Unlocking Distribution, Store Discovery, and CAC Arbitrage with Canal

November 1, 2021
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With the ecommerce landscape expanding faster than ever, it’s critical for brands to find a way to stand out from the crowd. Bennett Carroccio, CEO at Canal, dives into how his team is helping storefronts unlock new distribution at scale by reaching new customers upfront with improved real-time data analytics, without the additional operational lift.

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Unlocking Distribution, Store Discovery, and CAC Arbitrage with Canal

Bennett Carroccio is on a mission to change the way we buy and sell products online. 


At Canal, Bennett, his two co-founders, Liam Kinney and Clay Schubiner, and the rest of their team are helping brands unlock new distribution at scale and reach new customers through a completely novel channel. We sat down with him to learn more about the Canal and how DTC brands can stand out across an increasingly crowded digital landscape. 

The Gulf Between Discovery and Distribution

Bennett first had the idea for Canal during the pandemic, when he and his fiancé would take long walks around San Francisco in an attempt to stay sane. As they would stroll through the city every evening, boarded-up stores in the Marina district would confront them day after day.


Over time, Bennet began to think through a handful of recurring questions:


  1. What are the implications of the pandemic on retail and discovery?
  2. What are we losing by not being able to physically walk into stores? 
  3. What new distribution channels might quickly sprout up as a result?


Put simply, all of the physical storefronts that curated cool, high-quality brands that no one really knew about were closed, at least semi-permanently. Thus, consumers could no longer discover new products and brands in real life. 


As a consumer investor at a16z at the time, he also knew that consumer spending was way up.

However, people could no longer discover products in a physical store. As it became clear that the need for discovery wasn’t being addressed, Canal’s market opportunity began to solidify.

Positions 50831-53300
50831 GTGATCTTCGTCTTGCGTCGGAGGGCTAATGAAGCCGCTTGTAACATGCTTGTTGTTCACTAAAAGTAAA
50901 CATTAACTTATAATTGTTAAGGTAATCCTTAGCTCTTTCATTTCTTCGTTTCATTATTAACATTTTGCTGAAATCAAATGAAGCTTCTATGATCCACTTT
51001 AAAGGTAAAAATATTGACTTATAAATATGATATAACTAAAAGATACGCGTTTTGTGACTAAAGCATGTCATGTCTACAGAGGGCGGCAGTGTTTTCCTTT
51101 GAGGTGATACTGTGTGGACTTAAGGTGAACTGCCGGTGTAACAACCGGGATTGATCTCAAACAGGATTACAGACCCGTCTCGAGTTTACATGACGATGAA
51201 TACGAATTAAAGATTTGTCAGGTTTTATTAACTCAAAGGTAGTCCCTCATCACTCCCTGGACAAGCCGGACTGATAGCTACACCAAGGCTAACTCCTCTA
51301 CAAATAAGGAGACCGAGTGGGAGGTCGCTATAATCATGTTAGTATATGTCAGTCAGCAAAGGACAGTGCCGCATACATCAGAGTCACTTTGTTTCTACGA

“In a traditional retail store, discovery and distribution occur in tandem in the same physical space. Increasingly, that just doesn’t happen anymore.” 

The Rise of CaaS: Curators as a Storefront

When folks shop for a new product, they often seek out trusted experts for recommendations.


As consumers ourselves, we understand this process of trawling the blogosphere intimately. The experts we turn to already curate their favorite products, but they don’t have the means to actually sell anything unless they create an end-to-end eCommerce storefront. Why?


Put simply, the process of launching a storefront is insanely complicated, primarily involving the procurement of products, wholesale purchases, locking in a warehouse, and shipping orders. It’s operationally complex, time-consuming, and expensive. To distill the process even further, the metaphorical ‘pipes’ of eCom storefront just aren’t fully built out yet. 


Canal’s core thesis, and latent growth potential, revolves around building these exact pipes. 


At its core, Canal is creating a platform that connects brands to these points of inspiration, so trusted recommenders can actually sell on behalf of brands without holding any inventory and still drive sales. All the while, they’re helping brands find new, untapped distribution channels.